In the rest of the Midlands and in East Anglia they were only a governing oligarchy of scanty numbers.
This governing oligarchy was known as " the patricians."
The regal government was at a later time exchanged for an oligarchy or a democracy.
In these circumstances the administration of public affairs fell into the hands of an oligarchy, who governed the country to suit their own convenience.
A more important result of Athenian intervention was the substitution of the democratic government for the oligarchy which had succeeded the early monarchy; at any rate forty years later we find that Argos possessed complete democratic institutions.
His ideal was a return to a 6th century constitution, which his contemporaries could equally regard as a moderate oligarchy or a restricted democracy.
And Venice was ruled by a close oligarchy; Florence was passing from the hands of her oligarchs into the power of the Medicean merchants.
He published The Oligarchy of Venice (1904).
Who desired an oligarchy, the Palleschi or Mediceans who generally supported them, the Adirati who opposed Capponi for his moderation, the Arrabbiati who were strongly anti-Medicean, and the Popolani who opposed the Ottimati.
Senators to restore an oligarchy nor themselves aspired as pretenders to the throne.
A common theory is that Sparta fought throughout the war as an advocate of oligarchy, while Athens did not seek to interfere with the constitutional preferences of her allies.
Meanwhile the rule of the town was extending over more and more territory, so that finally it governed 52 bailiwicks (acquired between 1324 and 1729), the Bernese patricians being thus extremely powerful and forming an oligarchy that administered affairs like a benevolent and well-ordered despotism.
Up to 1870 the government was in the hands of a small oligarchy of Santiago families, but the president enjoyed large powers of initiative.
Nevertheless, we cannot regard Catiline as an honest enemy of the oligarchy, or as a disinterested champion of the provincials.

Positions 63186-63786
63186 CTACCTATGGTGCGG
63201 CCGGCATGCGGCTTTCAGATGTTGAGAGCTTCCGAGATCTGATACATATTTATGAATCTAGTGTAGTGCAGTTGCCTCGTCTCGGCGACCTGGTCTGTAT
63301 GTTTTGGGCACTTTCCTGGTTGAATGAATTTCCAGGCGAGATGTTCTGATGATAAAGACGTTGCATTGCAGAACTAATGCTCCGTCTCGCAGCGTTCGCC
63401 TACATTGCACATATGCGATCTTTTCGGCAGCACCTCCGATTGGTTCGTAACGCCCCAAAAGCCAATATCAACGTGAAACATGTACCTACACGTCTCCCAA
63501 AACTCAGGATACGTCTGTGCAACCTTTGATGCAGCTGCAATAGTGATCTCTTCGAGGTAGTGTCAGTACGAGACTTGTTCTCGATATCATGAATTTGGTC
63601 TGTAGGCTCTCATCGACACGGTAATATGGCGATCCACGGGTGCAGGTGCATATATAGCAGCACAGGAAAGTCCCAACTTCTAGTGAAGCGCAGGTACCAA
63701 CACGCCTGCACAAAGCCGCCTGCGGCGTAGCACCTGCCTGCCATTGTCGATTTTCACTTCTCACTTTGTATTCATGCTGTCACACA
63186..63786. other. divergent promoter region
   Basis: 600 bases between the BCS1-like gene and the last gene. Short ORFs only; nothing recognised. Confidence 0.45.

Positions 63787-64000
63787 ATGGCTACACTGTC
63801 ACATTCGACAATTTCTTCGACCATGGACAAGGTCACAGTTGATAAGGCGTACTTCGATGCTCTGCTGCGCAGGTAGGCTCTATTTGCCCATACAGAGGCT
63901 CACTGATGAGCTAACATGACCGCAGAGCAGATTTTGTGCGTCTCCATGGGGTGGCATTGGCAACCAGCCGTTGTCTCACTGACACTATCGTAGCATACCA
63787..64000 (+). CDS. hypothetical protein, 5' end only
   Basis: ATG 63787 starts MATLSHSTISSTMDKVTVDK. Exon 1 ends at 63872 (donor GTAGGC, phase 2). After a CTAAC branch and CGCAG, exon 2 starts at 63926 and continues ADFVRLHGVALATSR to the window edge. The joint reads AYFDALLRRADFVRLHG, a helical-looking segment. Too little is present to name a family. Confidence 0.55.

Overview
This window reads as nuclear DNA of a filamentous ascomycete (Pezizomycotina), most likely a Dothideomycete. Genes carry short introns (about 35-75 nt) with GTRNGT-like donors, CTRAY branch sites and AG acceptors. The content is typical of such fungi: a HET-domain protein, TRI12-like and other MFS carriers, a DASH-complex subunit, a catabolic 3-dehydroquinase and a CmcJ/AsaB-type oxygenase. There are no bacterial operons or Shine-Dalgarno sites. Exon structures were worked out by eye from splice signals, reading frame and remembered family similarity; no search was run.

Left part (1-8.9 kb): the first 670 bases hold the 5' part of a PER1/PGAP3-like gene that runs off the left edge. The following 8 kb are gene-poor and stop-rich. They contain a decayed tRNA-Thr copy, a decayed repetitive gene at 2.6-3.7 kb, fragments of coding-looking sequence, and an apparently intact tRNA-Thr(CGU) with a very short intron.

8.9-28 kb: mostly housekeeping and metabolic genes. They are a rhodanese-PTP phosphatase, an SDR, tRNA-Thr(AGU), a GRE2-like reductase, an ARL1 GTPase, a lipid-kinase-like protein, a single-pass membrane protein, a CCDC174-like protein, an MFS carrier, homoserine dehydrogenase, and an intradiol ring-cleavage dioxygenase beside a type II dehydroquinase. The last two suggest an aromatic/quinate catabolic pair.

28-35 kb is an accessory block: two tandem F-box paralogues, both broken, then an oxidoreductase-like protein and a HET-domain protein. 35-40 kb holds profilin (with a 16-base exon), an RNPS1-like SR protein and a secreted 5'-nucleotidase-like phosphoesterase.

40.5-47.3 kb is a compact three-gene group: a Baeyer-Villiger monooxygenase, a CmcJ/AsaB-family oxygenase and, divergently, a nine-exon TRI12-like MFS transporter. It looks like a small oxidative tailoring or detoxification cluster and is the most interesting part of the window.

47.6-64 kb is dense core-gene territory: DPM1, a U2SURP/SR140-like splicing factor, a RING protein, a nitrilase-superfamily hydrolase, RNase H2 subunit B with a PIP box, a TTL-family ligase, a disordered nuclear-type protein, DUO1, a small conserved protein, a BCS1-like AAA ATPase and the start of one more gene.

The hereditary oligarchy of Venice was established by a series of changes which took place between the years 1297 and 1319.
They swayed backwards and forwards between the power of the people and the power of the few; but democracy and oligarchy passed sooner or later into the hands of a master who veiled his lordship under various titles, and generally at last into the hands of a family.
A nobility of this kind often gave way to a democracy which either proved as turbulent as itself, or else grew into an oligarchy ruling under democratic forms. Thus at Florence the old nobles became the opposite to a privileged class.
It is easy to denounce the dominant Magyar classes as a selfish oligarchy, and to criticize the methods by which they have sought to maintain their power.
It has its council of notables, forming a sort of oligarchy which, through the medium of a mayor and two subordinates, directs the interior affairs of the community - policing, recruiting, the assignment and collection of taxes, &c. - and has judicial power in less important suits and crimes.
The magistracy had been acquiring more and more the character of an oligarchy; all power was practically in the hands of a few closely-related families; and the gravest peculation and malversation took place without hindrance.
They forced upon the king the Provisions of Oxford (1258), which placed the govern ment in the hands of a feudal oligarchy; they reduced expenditure, expelled the alien favourites from the kingdom, and insisted upon a final renunciation of the French claims. The king submitted for the moment, but at the first opportunity endeavoured to cancel his concessions.